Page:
A swimmer died Saturday while competing in New York City's first-ever Ironman triathlon.
Emergency workers tried to revive the 43-year-old man, who was not identified by name, after pulling him from the Hudson River, according to news reports. He was then transferred to a New Jersey hospital.
The exact cause of death was unknown pending an autopsy.
Ironman triathlons are grueling events in which competitors swim 2.4 miles, bike 112 miles and run 26.2 miles.
But even non-Ironman triathlons, such as an annual 32-mile race in New York City, occasionally experience fatalities.
Last year, for example, the New York City Triathlon left a 64-year-old man and a 40-year-old woman dead.
A 32-year-old man likewise died at the 2008 New York City Triathlon.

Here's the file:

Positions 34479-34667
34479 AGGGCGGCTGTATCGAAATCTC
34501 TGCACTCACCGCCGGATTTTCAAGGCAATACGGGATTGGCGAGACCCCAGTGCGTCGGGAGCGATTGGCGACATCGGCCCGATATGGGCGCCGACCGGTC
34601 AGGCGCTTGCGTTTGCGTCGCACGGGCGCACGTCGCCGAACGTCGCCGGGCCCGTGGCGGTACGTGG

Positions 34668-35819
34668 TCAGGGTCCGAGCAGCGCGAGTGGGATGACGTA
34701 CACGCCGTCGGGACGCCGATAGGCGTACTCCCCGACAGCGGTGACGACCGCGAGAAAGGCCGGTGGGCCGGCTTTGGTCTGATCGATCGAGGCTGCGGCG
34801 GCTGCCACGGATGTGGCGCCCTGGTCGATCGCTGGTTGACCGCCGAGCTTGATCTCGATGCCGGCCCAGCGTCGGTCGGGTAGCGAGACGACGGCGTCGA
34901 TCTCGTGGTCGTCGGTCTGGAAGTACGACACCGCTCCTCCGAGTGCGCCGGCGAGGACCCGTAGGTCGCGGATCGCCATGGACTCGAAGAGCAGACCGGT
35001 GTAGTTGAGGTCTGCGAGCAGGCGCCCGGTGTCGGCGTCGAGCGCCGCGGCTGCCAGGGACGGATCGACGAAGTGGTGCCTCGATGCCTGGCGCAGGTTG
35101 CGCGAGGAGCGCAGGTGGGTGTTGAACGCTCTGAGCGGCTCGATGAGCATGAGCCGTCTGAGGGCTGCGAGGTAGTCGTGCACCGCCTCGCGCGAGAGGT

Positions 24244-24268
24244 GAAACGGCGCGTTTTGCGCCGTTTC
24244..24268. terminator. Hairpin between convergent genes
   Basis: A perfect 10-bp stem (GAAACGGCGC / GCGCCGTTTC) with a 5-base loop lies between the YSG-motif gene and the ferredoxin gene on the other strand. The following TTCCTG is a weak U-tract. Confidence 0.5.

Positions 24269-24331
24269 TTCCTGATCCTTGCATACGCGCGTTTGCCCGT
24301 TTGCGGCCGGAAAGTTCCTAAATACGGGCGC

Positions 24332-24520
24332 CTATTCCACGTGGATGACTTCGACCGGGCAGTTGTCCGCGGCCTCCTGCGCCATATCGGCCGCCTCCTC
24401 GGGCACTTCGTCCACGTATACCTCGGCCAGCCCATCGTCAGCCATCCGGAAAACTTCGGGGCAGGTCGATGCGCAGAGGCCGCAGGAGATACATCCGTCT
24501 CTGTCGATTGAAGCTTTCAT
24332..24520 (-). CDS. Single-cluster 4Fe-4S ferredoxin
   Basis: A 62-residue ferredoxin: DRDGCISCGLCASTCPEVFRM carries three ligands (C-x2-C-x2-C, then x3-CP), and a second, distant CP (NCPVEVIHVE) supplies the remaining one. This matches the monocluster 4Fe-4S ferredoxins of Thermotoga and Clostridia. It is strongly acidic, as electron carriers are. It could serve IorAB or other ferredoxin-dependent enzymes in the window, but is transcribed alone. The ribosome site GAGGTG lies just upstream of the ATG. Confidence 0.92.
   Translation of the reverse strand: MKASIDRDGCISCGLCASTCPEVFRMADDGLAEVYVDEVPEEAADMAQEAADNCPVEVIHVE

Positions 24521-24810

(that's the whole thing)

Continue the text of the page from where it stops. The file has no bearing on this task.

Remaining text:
Nationwide, a recent study found 14 deaths among the 959,214 people who competed in U.S.A. Triathlon-sanctioned events from January 2006 to September 2008.
All but one of those deaths occurred during the swimming segment.
Triathlon participants have twice the risk of sudden death as marathon participants, according to the study.
Borough president casts doubt on race safety
After two people died at last year’s New York City Triathlon, Manhattan Borough President Scott Stringer called on the race’s organizers to review their safety protocols. He also questioned why the race went ahead despite choppy water, strong currents and high temperatures. “New Yorkers signed up for a triathlon – not a game of Russian roulette,” Stringer said at the time.